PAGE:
Jeanine Jones tackles drought management issues in California
Q: What strategies does California have in place for coping with drought, and how well have these strategies handled the current drought?
California has a very long track record of coordinated state water planning that goes back well into the 1900s. Part of that tradition includes a long-standing state philosophy of not only coordinated water supply planning, but of state financial assistance programs for local agencies. So we have very extensive state financial assistance programs for local water agencies to help them improve their water supply reliability.
We also have extensive provisions regarding water conservation. A requirement enacted in 2009 called for a statewide reduction in urban per capita water use of 20 percent by 2020. The governor’s emergency proclamation on drought, issued this January, calls for trying to achieve that 20 percent on a voluntary basis right now as part of several drought response actions. In April Governor’s Executive Order on drought further emphasizes the need to avoid wasteful water use practices. With respect to local agency water use, we’ve had legislation on the books for several decades that requires urban water agencies to prepare an urban water management plan and submit that document to us at the Department of Water Resources. One required element of that report is a water shortage contingency plan, which explains how the urban supplier will respond to dry year conditions, including cut backs of up to 50 percent in their supplies.
Q: Are there any specific tools or resources you use, or point others towards, to help during times of drought?
The Department of Water Resources has many hydroclimate data collection and compilation programs that we have operated for a long time. One example is called the California Data Exchange Center, in which we serve up a large amount of data regarding reservoir conditions, snowpack conditions, and precipitation indices, among other things. Snowpack is very important in the western states. Unlike in the East, where runoff forecasting primarily relates to the problem of flooding, in the western states forecasts of snowmelt runoff provide estimates of water supplies available during the year.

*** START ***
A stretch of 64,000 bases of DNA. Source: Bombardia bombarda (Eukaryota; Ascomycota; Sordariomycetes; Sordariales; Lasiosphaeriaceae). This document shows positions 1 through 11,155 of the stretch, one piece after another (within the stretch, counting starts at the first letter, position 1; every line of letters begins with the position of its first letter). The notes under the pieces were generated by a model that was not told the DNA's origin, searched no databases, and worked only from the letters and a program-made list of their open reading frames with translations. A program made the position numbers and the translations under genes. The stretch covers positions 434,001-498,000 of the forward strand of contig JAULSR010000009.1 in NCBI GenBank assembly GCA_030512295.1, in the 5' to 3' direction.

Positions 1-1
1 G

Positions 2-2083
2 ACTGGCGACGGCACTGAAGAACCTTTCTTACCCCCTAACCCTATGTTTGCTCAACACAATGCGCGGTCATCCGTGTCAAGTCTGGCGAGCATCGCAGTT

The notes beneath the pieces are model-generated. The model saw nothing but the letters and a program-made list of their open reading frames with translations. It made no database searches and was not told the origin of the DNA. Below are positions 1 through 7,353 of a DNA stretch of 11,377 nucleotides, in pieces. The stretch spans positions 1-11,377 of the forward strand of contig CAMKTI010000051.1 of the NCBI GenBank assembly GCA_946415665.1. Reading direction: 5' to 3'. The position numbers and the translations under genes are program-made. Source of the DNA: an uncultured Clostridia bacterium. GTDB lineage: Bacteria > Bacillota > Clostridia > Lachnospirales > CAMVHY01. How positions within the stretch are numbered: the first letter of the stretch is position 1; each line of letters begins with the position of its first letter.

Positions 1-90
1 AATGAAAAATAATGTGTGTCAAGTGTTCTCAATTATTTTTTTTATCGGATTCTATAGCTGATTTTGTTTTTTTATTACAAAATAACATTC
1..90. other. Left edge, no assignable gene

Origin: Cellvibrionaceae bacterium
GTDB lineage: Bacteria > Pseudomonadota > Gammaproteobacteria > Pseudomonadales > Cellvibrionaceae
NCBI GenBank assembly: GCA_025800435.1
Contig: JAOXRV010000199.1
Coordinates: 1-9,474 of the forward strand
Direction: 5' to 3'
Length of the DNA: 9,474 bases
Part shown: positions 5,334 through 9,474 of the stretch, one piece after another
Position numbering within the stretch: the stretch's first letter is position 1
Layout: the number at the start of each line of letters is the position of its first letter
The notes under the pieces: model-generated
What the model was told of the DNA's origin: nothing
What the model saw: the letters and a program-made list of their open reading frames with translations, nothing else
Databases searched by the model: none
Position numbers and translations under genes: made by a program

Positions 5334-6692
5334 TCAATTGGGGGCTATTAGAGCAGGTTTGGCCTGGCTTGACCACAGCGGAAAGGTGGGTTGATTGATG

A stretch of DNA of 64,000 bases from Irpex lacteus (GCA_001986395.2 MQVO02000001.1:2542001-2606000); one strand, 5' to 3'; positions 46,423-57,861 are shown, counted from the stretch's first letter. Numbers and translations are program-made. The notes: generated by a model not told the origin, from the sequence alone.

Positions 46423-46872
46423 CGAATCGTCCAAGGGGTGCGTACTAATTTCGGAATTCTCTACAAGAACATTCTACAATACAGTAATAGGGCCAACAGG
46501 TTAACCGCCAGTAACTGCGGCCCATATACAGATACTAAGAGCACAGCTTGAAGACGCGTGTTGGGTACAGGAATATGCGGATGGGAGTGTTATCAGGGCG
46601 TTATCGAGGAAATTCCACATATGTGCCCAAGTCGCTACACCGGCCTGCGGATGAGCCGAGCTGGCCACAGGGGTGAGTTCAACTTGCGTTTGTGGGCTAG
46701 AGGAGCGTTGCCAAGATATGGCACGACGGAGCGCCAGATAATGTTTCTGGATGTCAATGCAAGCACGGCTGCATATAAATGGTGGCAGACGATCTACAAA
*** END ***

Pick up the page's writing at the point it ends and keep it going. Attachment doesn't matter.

In most of the western states, the federal snowmelt runoff forecasting program is administered by the U.S. Department of Agriculture through the Natural Resources Conservation Service’s SNOTEL program. In California, we have the California Cooperative Snow Surveys Program, which predates the USDA activities. As the Department of Water Resources, we manage and coordinate that program and, during the wet season, publish monthly forecasts of river runoff based on the snow survey data, which are updated weekly as needed. We also provide a variety of indices on water year type based on precipitation and runoff.
Q: What about tools that don't exists yet that you would find helpful...?
Something that’s really important to us is improving sub-seasonal to seasonal climate forecasting. In January, our governor issued a drought emergency proclamation, and one of the items in that emergency proclamation was a direction to the Department of Water Resources to do everything we could to improve seasonal forecasting capabilities so we could say something in the fall about what the next water year will be like. The big question for us is: Will water year 2015 be wet or dry? That’s hugely important for operating reservoirs.
Q: If you had known five years ago that this drought was coming, was there anything you would do differently to prepare?